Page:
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Bengals 2015 Rookie Review: Defensive lineman Marcus Hardison

Between the Bengals having a loaded defensive line but having a host of free agents there this offseason, there may not be a rookie whose 2016 season is harder to project than that of Marcus Hardison.

Kim Klement-USA TODAY Sports

There's no question about it, the biggest strength of the 2015 Cincinnati Bengals was the defensive line.

Between Geno Atkins, Carlos Dunlap, Michael Johnson, Domata Peko, Brandon Thompson, Pat Sims and Wallace Gilberry, there simply wasn't another NFL team with as much talent and depth on their d-line than what the Bengals featured. Those guys combined for 34.5 sacks last season, which alone would have had them tied for the 17th-most of any NFL team.

That explains how a talented lineman like Marcus Hardison never sniffed the field as a rookie. In the fourth round of the 2015 NFL Draft with pick No. 135, the Bengals added one of the draft's most intriguing prospects in Hardison, a one-year wonder who did wonders along Arizona State's d-line.

The former Sun Devil had just one productive season of D-1 football under his belt after a stint in junior college began his college career. It was one to remember though as Hardison racked up a team-leading 10 sacks and 15 tackles for loss to go with 53 tackles, three forced fumbles, two interceptions and a fumble recovery.

At his Pro Day, Hardison clocked in 4.8s in the 40-yard dash, and ran the short shuttle in 4.65 seconds and 3 cone drill in 7.29 seconds. That's amazing quickness for a lineman, and it explained why Hardison has the ability to play both defensive end and tackle, and the expectation was he would do so with the Bengals.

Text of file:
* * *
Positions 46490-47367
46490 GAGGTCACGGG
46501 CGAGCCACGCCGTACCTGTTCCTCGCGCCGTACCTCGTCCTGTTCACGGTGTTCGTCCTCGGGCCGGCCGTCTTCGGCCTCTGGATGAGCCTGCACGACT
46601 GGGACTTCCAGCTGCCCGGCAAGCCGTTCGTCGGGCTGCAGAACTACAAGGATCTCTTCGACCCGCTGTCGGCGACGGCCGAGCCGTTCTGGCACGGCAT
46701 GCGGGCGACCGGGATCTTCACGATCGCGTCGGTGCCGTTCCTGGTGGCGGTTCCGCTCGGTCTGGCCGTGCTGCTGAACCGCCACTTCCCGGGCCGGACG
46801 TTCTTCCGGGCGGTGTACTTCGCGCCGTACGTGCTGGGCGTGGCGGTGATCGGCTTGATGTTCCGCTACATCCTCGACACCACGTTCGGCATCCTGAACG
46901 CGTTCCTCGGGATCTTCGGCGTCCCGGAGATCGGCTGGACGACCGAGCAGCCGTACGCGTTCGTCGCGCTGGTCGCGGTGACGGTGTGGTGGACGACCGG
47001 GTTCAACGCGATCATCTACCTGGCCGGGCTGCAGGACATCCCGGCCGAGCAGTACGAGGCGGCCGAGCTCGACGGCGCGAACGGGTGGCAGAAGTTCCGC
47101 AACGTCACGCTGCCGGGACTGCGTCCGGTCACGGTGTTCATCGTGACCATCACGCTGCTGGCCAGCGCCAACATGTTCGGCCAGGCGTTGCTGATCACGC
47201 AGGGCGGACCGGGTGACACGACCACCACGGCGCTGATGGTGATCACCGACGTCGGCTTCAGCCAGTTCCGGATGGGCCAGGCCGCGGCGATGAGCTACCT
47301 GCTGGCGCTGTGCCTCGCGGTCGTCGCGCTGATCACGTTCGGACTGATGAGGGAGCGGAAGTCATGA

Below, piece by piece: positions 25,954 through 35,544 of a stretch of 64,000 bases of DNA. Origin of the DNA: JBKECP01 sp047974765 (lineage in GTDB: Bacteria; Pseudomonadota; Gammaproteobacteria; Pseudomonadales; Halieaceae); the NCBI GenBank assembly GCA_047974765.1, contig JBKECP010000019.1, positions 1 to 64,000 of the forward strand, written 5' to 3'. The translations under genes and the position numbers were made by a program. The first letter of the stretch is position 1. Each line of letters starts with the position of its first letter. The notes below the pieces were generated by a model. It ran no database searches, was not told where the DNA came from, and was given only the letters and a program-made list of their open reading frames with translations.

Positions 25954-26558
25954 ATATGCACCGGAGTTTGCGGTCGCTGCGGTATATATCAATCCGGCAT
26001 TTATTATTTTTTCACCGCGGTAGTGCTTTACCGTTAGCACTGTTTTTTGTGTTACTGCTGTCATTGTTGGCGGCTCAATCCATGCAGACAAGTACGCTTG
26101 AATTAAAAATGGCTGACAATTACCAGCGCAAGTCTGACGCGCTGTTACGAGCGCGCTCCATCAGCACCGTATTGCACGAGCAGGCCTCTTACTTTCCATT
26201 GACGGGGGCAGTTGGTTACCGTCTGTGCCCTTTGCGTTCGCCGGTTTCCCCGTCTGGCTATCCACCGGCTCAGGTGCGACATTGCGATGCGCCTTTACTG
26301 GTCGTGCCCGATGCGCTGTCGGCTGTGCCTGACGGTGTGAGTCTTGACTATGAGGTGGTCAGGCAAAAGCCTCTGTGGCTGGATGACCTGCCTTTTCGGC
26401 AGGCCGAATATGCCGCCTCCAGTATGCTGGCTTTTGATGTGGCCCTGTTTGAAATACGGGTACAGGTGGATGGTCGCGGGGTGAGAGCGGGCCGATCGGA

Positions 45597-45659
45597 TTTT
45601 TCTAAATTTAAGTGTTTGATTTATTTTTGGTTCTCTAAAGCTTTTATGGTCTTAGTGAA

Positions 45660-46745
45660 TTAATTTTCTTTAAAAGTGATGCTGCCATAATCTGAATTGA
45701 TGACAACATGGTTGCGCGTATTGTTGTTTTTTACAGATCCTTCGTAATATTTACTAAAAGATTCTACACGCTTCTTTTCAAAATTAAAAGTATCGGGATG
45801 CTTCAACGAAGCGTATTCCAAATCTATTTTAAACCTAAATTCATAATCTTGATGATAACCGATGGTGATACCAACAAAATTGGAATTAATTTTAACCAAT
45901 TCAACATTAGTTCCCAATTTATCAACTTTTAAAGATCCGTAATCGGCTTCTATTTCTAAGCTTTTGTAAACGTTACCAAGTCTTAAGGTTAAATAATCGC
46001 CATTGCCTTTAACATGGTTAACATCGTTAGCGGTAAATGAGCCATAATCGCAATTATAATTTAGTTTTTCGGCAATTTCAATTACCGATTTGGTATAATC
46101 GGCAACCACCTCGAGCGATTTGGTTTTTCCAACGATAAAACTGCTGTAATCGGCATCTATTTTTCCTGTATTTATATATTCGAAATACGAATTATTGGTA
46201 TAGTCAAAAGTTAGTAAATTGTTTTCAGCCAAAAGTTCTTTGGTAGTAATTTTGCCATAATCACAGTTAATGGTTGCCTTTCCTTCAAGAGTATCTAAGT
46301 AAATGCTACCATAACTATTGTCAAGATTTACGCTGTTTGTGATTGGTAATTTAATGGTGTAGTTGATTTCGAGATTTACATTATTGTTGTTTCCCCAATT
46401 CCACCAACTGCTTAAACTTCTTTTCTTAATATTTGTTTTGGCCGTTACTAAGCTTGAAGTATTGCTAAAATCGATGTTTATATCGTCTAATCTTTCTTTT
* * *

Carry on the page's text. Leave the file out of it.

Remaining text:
A solid showing in training camp and the preseason gave off glimpses of Hardison developing into a quality NFL lineman. In the preseason opener against the New York Giants, Hardison actually dropped back into coverage before nearly ending Ryan Nassib:

He also picked up his lone sack of the preseason:

But was what really impressive was how often he was penetrating into the backfield, just as he did in college.

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Even during plays like the one when he didn't make the tackle, Hardison affected plays by forcing the running back to change his path. Hardison finished the preseason with nine tackles, one sack and one pass deflection.

But as mentioned above, the Bengals had a stacked d-line, and that led to Hardison being inactive for every game as a rookie. Between that and the team having a host of free agents along the d-line, there may not be a rookie whose 2016 sophomore campaign will be harder to project than that of Hardison.

Sims, Thompson and Gilberry become free agents. If none of them are re-signed, Hardison quickly becomes one of the more versatile lineman on this team and could get significant playing time next season playing both end and tackle. There's also no certainty that Margus Hunt makes the team next season, which could pave the way for even more playing time at end.

I expect Hardison to be on the 53-man roster next season, but free agency and the draft will determine how big of a role he has on next year's Bengals roster.